"`An examination of the numerous cases challenging the sufficiency, or insufficiency, of a verdict reveals no simple, symmetrical pattern or design. Each case seems to stand on its own facts. We deem it fruitless to attempt a reconciliation of the various amounts which have or have not been held excessive, and we shall undertake no such effort. Perhaps no better explanation can be given for the lack of dollars and cents uniformity in our decisions than is expressed in Domann v. Pence, 183 Kan. 135, 325 P.2d 321: "`"... Pain and suffering have no known dimensions, mathematical or financial. There is no exact relationship between money and physical or mental injury or suffering, and the various factors involved are not capable of proof in dollars and cents. For this very practical reason the only standard for evaluation is such amount as reasonable persons estimate to be fair compensation for the injuries suffered, and the law has entrusted the administration of this criterion to the impartial conscience and judgment of jurors, who may be expected to act reasonably, intelligently and in harmony with the evidence...." (p. 141.)


*773 "`The times in which we live are highly inflationary, with constantly climbing prices and a continually shrinking dollar. It is against this sort of a background that we must consider the dictates of conscience.'"

The trial court, when faced with defendants' challenge to the verdict as excessive, observed that some, including the trial judge, might have given less; others might have given more. The members of this court have examined the evidence in this case and the verdict does not shock the conscience of the court. We find nothing in the record to indicate that the verdict returned was a result of passion and prejudice.

The defendants next contend that the trial court erred in denying defendants' motion for a new trial. The issues raised in support of this claim have already been discussed in this opinion. We hold that the trial court did not abuse its discretion in overruling the motion for a new trial.

By way of cross-appeal, the parents contend that the trial court erred in dismissing their claim for their emotional distress resulting from the injury to their minor. Plaintiffs urge reversal of the trial court ruling in light of holdings from other jurisdictions. They rely primarily on the holding in Dillon v. Legg, 68 Cal. 2d 728, 69 Cal. Rptr. 72, 441 P.2d 912 (1968), and decisions from other jurisdictions which adopted Dillon. We discussed the matter in Schmeck v. City of Shawnee, 231 Kan. 588, 594, 647 P.2d 1263 (1982), where we said:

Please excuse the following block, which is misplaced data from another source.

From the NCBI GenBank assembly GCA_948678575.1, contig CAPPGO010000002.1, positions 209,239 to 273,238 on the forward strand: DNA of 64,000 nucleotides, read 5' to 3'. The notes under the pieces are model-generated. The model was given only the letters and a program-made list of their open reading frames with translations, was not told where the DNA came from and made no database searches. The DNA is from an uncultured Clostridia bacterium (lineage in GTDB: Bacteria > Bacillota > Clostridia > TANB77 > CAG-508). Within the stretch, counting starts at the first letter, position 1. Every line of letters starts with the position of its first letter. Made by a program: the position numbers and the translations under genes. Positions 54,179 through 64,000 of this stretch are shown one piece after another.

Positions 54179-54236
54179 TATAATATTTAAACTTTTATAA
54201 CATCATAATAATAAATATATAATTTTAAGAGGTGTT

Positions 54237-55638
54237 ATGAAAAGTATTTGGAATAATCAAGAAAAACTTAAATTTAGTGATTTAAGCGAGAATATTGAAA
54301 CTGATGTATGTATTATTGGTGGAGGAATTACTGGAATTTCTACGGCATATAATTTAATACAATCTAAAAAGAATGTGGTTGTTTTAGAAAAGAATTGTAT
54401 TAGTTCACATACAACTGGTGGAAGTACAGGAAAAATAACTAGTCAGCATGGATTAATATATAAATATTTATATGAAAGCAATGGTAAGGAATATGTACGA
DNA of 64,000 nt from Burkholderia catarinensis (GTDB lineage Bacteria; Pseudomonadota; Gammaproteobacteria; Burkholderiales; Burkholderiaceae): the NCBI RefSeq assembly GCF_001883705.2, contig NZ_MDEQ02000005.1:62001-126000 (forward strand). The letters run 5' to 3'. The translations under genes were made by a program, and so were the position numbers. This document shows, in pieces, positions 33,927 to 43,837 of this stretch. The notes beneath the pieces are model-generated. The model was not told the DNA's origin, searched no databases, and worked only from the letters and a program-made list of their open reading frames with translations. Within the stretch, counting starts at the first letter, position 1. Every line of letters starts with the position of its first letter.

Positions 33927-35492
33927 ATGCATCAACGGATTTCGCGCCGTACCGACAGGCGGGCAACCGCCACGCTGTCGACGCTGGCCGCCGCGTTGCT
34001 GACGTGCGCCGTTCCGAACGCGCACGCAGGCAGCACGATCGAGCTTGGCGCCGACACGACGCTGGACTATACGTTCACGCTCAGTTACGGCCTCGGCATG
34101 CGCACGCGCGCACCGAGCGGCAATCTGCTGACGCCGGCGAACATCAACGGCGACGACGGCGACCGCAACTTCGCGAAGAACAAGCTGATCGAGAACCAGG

"We hold that a parent has no cause of action for his or her emotional, physical, or other injuries against one who negligently causes injury to an adult child, when the parent is not present at the scene, is not directly injured, and neither witnesses nor perceives the occurrence causing injury to the child."

This rule has equal application where the parents of a minor child claim damages for their emotional distress under like circumstances.

Plaintiffs argue that this case should be distinguished from Schmeck in as much as the parents here were just outside the door of the operating room when the tortious conduct occurred. Even if the parents had been in the operating room, it is unlikely they would have realized that the injury was taking place, since it is obvious that neither the physicians nor the nurses there present recognized it. California has rejected a claim that visibility of the results, rather than the visibility of the tortious act, is *774 the essential element. See Jansen v. Children's Hospital Medical Center, 31 Cal. App. 3d 22, 106 Cal. Rptr. 883 (1973), where the court held that the tortious act must be susceptible of understanding observance by the plaintiff. See also Hair v. County of Monterey, 45 Cal. App. 3d 538, 119 Cal. Rptr. 639 (1975), where the mother was in the waiting room during the child's surgery and the child suffered serious complications after the surgery which were apparently attributable to some malpractice during surgery. Recovery of damages for the parents' mental distress was denied.

We conclude that this case fits within the rule announced in Schmeck, and thus the trial court did not err in dismissing the parents' claim for emotional distress.

The judgment is affirmed.

HOLMES, J., not participating.